The General Synod of 2010 mandated Faith, Worship, and Ministry to work on the revision of our contemporary language liturgical texts. This Task Force has, in turn, been authorized by the Council of General Synod to release its new texts for trial use and feedback as they become available. These draft materials are encouraged for use where permitted by the diocesan bishops.

Many different circumstances lead to the decision to close the house of worship of a parish community. When well-supported, deconsecration can be a healthy, formative time in which a local worshipping community discovers a new and renewed sense of discipleship and mission, embodied in different ways. This liturgy is to be considered a diocesan service and is normally presided over by the diocesan bishop, as chief presider of the diocese.

For trial use and feedback: The Deconsecration of a Sacred Space

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Early on, before any formalizing of a relationship, there is a point at which a person’s interior or private spiritual exploration may cause them to reach out. The role the rest of the baptized have is to recognize that reaching out, and to meet it with a welcome that leads to listening, to mutual conversation, and to some form of walking together. At some point, the intention of that walking together becomes clear: there is a choice and offer of commitment on the horizon. A public marking of this stage in the journey can be a powerful witness of grace.

For trial use and feedback: Preparation of Candidates and Community for the Celebration of Holy Baptism

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The church’s pastoral and vocational rites exist to accompany members of the Body of Christ through those stages, commitments, and callings through which God’s claim on our lives is publicly made known and our commitment to Christ is confirmed. The rites and prayers in this collection may be used in contexts where a member of the Christian family wants to have their gender identity affirmed within a supportive community. This can be due to a gender transition process begun, in process, or completed, or due to a newfound awareness of a particular identity location on the gender spectrum.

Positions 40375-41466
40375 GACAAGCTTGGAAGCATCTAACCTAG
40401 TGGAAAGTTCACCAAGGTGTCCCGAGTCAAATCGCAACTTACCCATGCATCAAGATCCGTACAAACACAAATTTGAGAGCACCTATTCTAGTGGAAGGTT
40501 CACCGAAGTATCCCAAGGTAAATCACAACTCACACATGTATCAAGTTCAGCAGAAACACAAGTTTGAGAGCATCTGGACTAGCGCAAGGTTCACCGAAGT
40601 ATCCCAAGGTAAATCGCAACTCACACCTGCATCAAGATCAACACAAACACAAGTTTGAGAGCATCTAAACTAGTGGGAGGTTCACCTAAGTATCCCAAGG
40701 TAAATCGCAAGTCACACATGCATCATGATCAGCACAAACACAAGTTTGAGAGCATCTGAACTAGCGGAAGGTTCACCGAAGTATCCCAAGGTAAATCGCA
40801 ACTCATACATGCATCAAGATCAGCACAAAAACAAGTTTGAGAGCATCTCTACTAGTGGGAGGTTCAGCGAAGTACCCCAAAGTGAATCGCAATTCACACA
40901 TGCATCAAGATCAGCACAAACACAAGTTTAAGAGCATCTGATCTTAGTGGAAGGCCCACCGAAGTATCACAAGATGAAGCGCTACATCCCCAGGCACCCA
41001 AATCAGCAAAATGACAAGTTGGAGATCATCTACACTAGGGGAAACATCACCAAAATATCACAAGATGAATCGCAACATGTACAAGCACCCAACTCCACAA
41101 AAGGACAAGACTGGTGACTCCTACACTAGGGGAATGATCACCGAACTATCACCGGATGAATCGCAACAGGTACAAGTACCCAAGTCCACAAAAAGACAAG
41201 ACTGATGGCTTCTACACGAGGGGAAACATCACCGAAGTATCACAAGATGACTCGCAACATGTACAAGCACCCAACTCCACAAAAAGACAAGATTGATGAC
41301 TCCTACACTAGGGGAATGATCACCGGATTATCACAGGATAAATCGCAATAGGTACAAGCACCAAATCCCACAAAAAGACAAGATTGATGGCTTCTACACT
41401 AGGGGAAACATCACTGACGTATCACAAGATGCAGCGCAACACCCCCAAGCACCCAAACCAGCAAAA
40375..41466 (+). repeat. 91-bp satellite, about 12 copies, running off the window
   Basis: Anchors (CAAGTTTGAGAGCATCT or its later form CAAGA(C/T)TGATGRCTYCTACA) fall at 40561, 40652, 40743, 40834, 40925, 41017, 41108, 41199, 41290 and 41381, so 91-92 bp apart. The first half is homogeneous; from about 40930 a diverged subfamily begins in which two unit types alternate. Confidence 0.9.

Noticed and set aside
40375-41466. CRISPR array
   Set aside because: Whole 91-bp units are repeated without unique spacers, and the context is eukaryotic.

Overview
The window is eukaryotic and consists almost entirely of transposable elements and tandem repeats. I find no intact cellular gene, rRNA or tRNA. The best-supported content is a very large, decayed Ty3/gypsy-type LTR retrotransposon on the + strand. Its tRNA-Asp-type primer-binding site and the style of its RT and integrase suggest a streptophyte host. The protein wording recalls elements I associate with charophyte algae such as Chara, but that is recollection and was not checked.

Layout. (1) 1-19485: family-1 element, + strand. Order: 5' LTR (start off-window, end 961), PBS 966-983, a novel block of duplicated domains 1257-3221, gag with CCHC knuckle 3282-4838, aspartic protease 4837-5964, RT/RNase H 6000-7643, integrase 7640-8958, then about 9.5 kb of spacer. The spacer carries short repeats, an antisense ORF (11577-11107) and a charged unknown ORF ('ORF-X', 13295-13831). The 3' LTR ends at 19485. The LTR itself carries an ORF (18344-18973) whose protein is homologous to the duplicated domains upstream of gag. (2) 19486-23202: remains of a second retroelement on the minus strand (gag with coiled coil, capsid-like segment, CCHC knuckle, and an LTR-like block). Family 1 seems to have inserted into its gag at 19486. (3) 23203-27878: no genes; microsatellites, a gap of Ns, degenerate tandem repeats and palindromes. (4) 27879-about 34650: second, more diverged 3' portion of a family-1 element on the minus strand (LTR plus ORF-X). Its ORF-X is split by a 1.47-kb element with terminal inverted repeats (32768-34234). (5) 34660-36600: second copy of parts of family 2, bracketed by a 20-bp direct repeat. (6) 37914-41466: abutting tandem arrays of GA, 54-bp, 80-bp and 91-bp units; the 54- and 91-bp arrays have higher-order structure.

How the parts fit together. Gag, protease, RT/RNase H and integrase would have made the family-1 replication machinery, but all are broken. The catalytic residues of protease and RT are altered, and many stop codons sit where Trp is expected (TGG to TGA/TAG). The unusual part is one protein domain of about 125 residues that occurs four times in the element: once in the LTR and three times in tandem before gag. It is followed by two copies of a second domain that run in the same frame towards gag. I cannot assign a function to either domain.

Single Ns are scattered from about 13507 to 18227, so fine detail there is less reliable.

For trial use and feedback: Liturgies for Journeys of Gender Transition and Affirmation

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Also available: Pastoral Educational Resources for Supporting Transgender Christians in the Anglican Church of Canada—an educational companion to this liturgical work containing theological and pastoral reflections on transgender experiences, on gender and theology, and an extensive annotated bibliography.

The Consultation on Common Texts is the multilateral ecumenical liturgical roundtable of churches in Canada and the United States that created the Revised Common Lectionary (RCL). The Anglican Church of Canada was a founding member, and continues in that membership, officially supporting the Consultation and participating in its meetings and work. The Anglican Church of Canada adopted the RCL in 1993, but did not adapt either its Daily Office Lectionary or its Daily Eucharistic Lectionary. This Daily Readings table, produced by the Consultation on Common Texts and adopted widely, ecumenically, is intended as an alternative lectionary for devotional and daily office use. a structure that is based on the table of Sunday and Festival readings of the Revised Common Lectionary.

For trial use and feedback: Revised Common Lectionary Daily Readings

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The international ecumenical liturgical roundtable, the English Language Liturgical Consultation, has proposed this table of Old Testament readings for the three year cycle of Easter Season. The Revised Common Lectionary of 1992, following the Common Lectionary, provides readings from Acts for Paschaltide, but the Hebrew scripture portions are given only for Easter Day and Pentecost. The only justification for this omission of the Old Testament is that this was the tradition of certain ancient rites, both east and west. Our understanding of the resurrection and of the whole purpose of Paschaltide in the New Testament is based on the teaching of both creation and redemption as it comes to us from the Old. The particular contribution of the literature from the exilic and post-exilic periods is of great value and are highlighted here.

For trial use and feedback: Alternative Old Testament Readings for Eastertide

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This document outlines a proposal for possible revisions to the BAS Calendar, and is for study and feedback across the church. The proposal first sets out the process and methodological approach taken in reviewing both the Temporal (hallowing of time) and the Sanctoral (hallowing of witnesses to Christ) calendars, explaining the importance of principles such as organic progression and noble simplicity, of ecumenical and multicultural considerations and the challenges of the fact that when it comes to Calendars, there is no ‘typical edition’ (a single, ancient prototype, such as we have for the eucharistic prayer and other liturgical texts, for example). It considers the arguments for why particular commemorations or memorials ought to be ‘retired’ and how to deal with the memorializing of historic events. These and other core liturgical-theological principles of inculturation and the nature of discipleship within a living tradition are then brought to bear in the proposals for both additions to and retirements from the Sanctoral Calendar, as well as some changes to existing memorials and commemorations.

For trial use and feedback: Proposed Revised Calendar for The Book of Alternative Services (A Study Paper)

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